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'Hardball with Chris Matthews' for Wednesday, May 21

Read the transcript to the Wednesday show

Guests: Jennifer Palmieri, Jenny Backus, Mike Barnicle, Joan Walsh,

Michelle Bernard, Debbie Wasserman-Schultz, Pam Iorio

CHRIS MATTHEWS, HOST:  McCain starts picking his VP.  Who‘s it going to be?

Let‘s play HARDBALL.

Good evening.  I‘m Chris Matthews.  Welcome to HARDBALL.  We have some breaking news about a possible running mate for John McCain.  Late this afternoon, “The New York Times” reported on its Web site that McCain will meet on Friday—that‘s two days from now—with two Republican governors who have been mentioned as possible running mates, Charlie Crist of Florida and Bobby Jindal of Louisiana.  More on that in just a minute.

Also, another primary night, another split doubleheader, but this one raises intriguing questions.  Hillary Clinton clobbered Barack Obama in Kentucky by winning 72 percent of the white vote.  That‘s 72 percent.  So does that mean Obama can‘t win white votes?  Well, not necessarily.  In Oregon yesterday, Obama scored a solid win by, you guessed it, winning over white voters, 57 percent of them.  So what‘s going on here?  We‘ll try to break down yesterday‘s voting and tell what you it all may mean—may all mean for November.

Also, the question everyone‘s asking today: What does Hillary Clinton want?  And we mean that in a very tangible sense.  What does she want out of this political situation right now?  Hillary says she‘s staying in the race, but the numbers don‘t add up.  So does she want to be vice president, secretary of state, president in four years, president some day?  We‘re going to be asking two Democratic insiders about that one to try to get the answer.

And speaking of Hillary Clinton, we also followed Obama to Florida today to make the point that the state should not be punished for violating Democratic Party rules, what she said was merely a technicality.  Let‘s listen.


SEN. HILLARY CLINTON (D-NY), PRESIDENTIAL CANDIDATE:  Some say that counting Florida and Michigan would be changing the rules.  I say that not counting Florida and Michigan is changing a central governing rule of this country.


CLINTON:  Whenever we can understand the clear intent of the voters, their votes should be counted.


MATTHEWS:  Also, what will Ted Kennedy‘s major priority be when he‘s back in the U.S. Senate?  We‘re going to look at that in the “Politics Fix” tonight.  And in the HARDBALL “Sideshow,” the perfect campaign surrogate, a parrot.

But first, the breaking news about John McCain‘s possible running mate.  Norah O‘Donnell is MSNBC chief Washington correspondent and soothsayer.  Pat Buchanan‘s an MSNBC political analyst.  And CNBC‘s John Harwood writes for “The New York Times.”  I‘m kidding.  The fact is, we‘re all soothsayers right now because John McCain has decided, apparently, to start interviewing potential candidates for VP.  Charles Crist, the very popular new governor of Florida, Bobby Jindal, who comes from Indian heritage, from a South Asian background, the first one—he‘s the first generation in this country.  And of course, we‘re also hearing that Mitt Romney is on the short list to be visiting the presumed nominee this weekend.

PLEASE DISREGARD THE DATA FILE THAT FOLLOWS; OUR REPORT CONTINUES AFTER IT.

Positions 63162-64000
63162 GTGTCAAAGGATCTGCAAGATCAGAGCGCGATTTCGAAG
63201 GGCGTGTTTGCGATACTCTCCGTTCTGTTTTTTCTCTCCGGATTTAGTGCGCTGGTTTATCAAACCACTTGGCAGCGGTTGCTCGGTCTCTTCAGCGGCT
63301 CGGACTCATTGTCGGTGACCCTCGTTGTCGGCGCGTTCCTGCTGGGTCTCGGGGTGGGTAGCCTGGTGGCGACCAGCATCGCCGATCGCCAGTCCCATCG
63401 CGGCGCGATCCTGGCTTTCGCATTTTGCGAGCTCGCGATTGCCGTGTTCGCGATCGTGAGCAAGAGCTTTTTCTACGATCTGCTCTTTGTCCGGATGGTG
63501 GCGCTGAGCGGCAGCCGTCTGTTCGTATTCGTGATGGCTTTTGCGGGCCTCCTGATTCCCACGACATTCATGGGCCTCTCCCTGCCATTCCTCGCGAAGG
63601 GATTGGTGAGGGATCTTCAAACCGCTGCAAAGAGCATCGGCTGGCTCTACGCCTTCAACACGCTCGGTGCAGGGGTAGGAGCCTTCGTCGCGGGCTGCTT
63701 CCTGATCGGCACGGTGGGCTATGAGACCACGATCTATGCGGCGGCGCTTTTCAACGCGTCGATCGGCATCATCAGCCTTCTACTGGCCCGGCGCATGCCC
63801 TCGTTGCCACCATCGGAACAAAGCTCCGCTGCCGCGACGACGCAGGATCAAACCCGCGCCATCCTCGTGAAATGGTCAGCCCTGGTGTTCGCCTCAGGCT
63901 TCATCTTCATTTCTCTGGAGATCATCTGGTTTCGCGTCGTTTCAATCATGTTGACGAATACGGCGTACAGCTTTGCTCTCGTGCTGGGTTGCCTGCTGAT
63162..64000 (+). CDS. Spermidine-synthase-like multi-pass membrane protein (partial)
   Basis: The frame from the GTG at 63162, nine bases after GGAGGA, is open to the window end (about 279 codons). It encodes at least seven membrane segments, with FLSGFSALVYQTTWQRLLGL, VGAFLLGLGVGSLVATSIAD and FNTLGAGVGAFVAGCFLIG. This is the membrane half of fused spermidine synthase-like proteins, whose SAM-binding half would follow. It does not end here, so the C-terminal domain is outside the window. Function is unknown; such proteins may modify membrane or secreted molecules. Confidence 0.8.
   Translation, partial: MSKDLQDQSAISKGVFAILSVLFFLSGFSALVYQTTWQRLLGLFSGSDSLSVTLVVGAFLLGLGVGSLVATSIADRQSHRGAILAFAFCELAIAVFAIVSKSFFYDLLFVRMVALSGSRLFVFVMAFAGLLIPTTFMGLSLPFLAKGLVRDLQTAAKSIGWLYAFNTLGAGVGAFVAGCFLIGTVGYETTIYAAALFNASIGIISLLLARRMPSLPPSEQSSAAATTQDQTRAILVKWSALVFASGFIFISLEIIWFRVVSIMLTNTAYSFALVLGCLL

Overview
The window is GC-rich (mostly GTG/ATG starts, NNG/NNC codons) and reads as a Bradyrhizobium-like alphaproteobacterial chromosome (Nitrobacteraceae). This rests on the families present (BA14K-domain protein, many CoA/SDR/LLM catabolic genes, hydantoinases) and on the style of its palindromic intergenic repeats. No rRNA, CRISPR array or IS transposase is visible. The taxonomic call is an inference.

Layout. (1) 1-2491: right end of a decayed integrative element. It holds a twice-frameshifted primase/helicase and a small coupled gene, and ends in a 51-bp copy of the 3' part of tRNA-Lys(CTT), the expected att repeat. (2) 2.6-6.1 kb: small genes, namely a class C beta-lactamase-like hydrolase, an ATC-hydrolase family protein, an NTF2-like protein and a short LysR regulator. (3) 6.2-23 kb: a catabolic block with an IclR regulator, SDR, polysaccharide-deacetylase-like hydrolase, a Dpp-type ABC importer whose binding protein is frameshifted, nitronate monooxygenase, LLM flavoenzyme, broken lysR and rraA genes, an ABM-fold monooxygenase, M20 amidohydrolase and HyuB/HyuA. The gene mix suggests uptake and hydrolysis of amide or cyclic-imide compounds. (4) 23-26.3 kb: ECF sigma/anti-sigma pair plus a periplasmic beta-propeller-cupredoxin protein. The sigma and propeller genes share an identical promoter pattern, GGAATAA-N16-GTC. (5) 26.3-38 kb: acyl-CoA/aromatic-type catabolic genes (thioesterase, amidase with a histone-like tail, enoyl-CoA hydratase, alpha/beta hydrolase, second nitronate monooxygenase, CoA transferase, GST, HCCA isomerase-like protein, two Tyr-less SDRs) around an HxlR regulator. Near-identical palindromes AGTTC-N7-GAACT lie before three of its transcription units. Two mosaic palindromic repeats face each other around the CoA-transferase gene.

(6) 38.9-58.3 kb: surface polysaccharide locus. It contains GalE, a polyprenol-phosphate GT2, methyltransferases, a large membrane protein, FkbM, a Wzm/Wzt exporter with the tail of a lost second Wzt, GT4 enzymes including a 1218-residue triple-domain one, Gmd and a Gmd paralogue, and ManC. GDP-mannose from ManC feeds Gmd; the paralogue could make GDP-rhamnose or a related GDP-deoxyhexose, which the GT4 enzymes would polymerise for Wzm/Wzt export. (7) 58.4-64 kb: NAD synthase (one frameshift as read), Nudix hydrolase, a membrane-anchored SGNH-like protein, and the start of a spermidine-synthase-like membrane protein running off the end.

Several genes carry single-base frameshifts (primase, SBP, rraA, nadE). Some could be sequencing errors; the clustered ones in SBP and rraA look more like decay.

So Norah, you‘re first.  Do we read these as the kind of things I grew up with, which is every time somebody gets a presidential nomination, they begin interviewing a wide swath of people to make them all feel good but not to pick?

NORAH O‘DONNELL, NBC CORRESPONDENT:  Yes.  Well, there‘s no doubt that Bobby Jindal, the governor of Louisiana, and Governor Charlie Crist of Florida are two of the most popular Republican governors in this country.  They are well liked.  They are stars in the party.  And so he should meet with them.

But it‘s unlikely that he would pick either of those governors, I think, as vice president.  I think this is the beginning of a process by McCain to sort of get to know and talk to these governors.  He‘s going to need them for...

MATTHEWS:  Too green.

O‘DONNELL:  Right.

MATTHEWS:  They‘re too green.

O‘DONNELL:  Yes, he‘s going to...

MATTHEWS:  Too brand-new.

O‘DONNELL:  He‘s going to need these governors for state operations.


O‘DONNELL:  He‘s going to need their fundraising lists to help raise money.  So this is part of the process.  He should be doing this at this point.  I don‘t think we should read too much into it that these guys now are at the top of the list.

MATTHEWS:  John, do you agree that they are mainly for charm here, he‘s charming them up, he‘s schmoozing, he‘s not picking yet?

JOHN HARWOOD, CNBC, “NEW YORK TIMES”:  Well, I agree this is the charm phase of the campaign, of the veep selection campaign, and he‘s not picking anybody yet.  But I take Jindal‘s chances a little bit more seriously than Norah does.

MATTHEWS:  Really?

HARWOOD:  I think this could be a long-shot pick by a candidate who needs a long shot.  He needs to swing for the fence.  John McCain, when you look at the fundamentals of this election, Chris, is behind the eightball in terms of an unpopular president, an economy that voters don‘t feel good about, a war that‘s unpopular.  He may need to do something to shake up the dynamic.

He‘s running reasonably close to Barack Obama now, but it‘s possible that after the Democratic race sorts itself out, Obama could open up a lead, and Jindal would be a bold pick to try to answer that post-racial appeal of Barack Obama.

MATTHEWS:  Wow!  Let‘s to go...